'She put her credit card behind the bar and half of Kildare was there'

Virginia Kraft Payson: died this week at the age of 92
Virginia Kraft Payson: died this week at the age of 92Credit: Keeneland Photo

Jim Bolger has spoken fondly of his “night of revelry” with Virginia Kraft Payson after the death in the US of the pioneering sportswoman who owned and bred his sensational 1992 Irish Derby winner St Jovite.

Kraft Payson, who was 92 when she died on Monday at her Payson Stud farm in Lexington, Kentucky, had a brief but memorable involvement with racing in Europe.

Her association with Bolger lasted only a couple of years, but it was lit up by the brilliance of St Jovite, a champion two-year-old who lost out to Dr Devious in the Derby at Epsom before exacting revenge in spectacular style at the Curragh.

His 12-length winning margin and time of 2.25min 60sec have never been bettered. He went on to claim the King George in similarly emphatic style before he and Dr Devious added another chapter to their great rivalry when the Epsom hero got up on the line to thwart St Jovite by a short-head in the Irish Champion Stakes.

St Jovite (left) wins the 1992 King George VI and Queen Elizabeth Diamond Stakes at Ascot from Saddlers' Hall (right)
St Jovite (left) wins the 1992 King George VI and Queen Elizabeth Diamond Stakes at Ascot from Saddlers' Hall (right)Credit: Gerry Cranham

“First of all I'd like to give my condolences to her husband and her three daughters,” Bolger said of Kraft Payson, who is survived by her fourth husband David Libby Cole. “She was great fun, particularly the night that we won the Derby.

“She told me that we must celebrate and said to me, 'There's my credit card'. So we got into the Keadeen Hotel and I think half of Kildare was there. It was a great night, and it was my only night of revelry after winning a race. Usually we would go home, but not that night.”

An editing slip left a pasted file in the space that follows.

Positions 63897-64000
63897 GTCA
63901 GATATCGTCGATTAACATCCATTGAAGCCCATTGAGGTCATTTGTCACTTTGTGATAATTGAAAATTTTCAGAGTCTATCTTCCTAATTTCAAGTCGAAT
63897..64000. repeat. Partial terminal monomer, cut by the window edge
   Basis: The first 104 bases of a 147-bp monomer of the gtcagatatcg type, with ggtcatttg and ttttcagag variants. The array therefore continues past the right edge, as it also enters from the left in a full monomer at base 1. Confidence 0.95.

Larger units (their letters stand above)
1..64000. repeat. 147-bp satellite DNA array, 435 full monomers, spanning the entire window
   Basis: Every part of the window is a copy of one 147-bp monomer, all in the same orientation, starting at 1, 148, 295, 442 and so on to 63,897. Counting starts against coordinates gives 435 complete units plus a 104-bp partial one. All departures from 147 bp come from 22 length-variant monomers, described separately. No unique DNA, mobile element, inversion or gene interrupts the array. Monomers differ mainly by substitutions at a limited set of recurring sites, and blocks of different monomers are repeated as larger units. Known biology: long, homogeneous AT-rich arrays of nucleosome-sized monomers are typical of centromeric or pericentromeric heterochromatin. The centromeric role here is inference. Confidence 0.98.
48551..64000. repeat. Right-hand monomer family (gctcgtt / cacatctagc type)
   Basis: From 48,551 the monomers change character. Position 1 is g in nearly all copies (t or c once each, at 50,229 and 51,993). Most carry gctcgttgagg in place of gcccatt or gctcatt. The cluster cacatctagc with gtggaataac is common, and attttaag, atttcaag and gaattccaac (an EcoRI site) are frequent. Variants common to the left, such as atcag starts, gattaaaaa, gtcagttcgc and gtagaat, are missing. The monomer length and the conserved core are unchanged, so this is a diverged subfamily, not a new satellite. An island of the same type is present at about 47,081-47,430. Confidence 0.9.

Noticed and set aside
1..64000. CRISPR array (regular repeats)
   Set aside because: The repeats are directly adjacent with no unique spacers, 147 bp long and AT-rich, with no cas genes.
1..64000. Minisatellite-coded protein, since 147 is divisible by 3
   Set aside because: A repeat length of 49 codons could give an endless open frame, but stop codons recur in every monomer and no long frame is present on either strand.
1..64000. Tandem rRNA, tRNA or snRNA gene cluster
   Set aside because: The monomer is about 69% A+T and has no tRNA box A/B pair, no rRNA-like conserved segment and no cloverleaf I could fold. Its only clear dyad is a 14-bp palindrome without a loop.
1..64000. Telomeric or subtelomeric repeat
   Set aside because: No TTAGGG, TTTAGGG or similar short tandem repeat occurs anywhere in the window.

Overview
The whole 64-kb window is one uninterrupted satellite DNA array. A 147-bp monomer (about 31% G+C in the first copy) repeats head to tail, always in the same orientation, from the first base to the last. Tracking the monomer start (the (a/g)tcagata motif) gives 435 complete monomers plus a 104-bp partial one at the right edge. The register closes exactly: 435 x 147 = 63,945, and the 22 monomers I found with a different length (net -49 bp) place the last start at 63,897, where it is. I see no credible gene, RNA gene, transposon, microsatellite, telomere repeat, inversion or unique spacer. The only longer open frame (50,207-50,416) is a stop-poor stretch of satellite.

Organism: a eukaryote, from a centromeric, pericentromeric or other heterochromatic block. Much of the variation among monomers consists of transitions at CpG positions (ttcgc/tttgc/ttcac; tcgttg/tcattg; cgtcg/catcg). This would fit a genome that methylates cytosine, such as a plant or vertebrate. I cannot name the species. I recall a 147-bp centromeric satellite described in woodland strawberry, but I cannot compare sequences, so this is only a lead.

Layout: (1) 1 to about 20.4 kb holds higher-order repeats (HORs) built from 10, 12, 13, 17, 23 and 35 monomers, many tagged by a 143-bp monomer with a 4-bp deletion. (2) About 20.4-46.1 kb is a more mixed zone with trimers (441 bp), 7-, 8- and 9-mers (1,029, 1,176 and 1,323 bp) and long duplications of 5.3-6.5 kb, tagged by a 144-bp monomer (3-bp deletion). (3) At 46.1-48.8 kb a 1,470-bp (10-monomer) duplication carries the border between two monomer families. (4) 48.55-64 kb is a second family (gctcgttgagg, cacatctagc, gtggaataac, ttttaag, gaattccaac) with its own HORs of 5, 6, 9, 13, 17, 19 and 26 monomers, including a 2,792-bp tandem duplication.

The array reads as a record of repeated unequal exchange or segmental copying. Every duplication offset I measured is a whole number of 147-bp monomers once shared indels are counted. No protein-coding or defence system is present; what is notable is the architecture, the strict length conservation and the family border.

A native of New York City, Kraft Payson was an outdoor adventurer who was the only woman among the first journalists hired by the fledgling Sports Illustrated when the magazine launched in 1954.

An author of five books, her involvement with horseracing began when she and her second husband, Charles Shipman Payson, bid on spec at an auction in the 1970s.

“We only had a difference of opinion twice, and one of them was in relation to whether we went to York or not with St Jovite after the King George,” Bolger recalled.

“She told me that I should give him a break and aim for the Irish Champion Stakes. I told her that I had given him as much of a break as I could because he was a very exuberant horse. But she wouldn't hear of it because she was going to Saratoga, and she always liked to be racing when her horses were running. She was a great owner and she used to come over and stay with us.”

Their other disagreement was over who would ride St Jovite at Ascot when Christy Roche was suspended. “She wanted Steve Cauthen and I wanted an Irish jockey,” Bolger says.

“I didn't particularly mind who it was but it was just my ambition to promote Irish racing. Lester [Piggott] had pestered me for the ride, and I told him I would have loved to have given it to him, but I had to put Irish racing in front of even Lester Piggott. Stephen Craine rode the horse and he won in a canter.

“They were our only two minor disagreements. I gave in on the first one and she gave in on the second one, so we were quits at the end. It was a brief enough association but they were two good years. She was a wonderful lady.”

Richard ForristalIreland editor
Published on 11 January 2023Last updated 15:41, 11 January 2023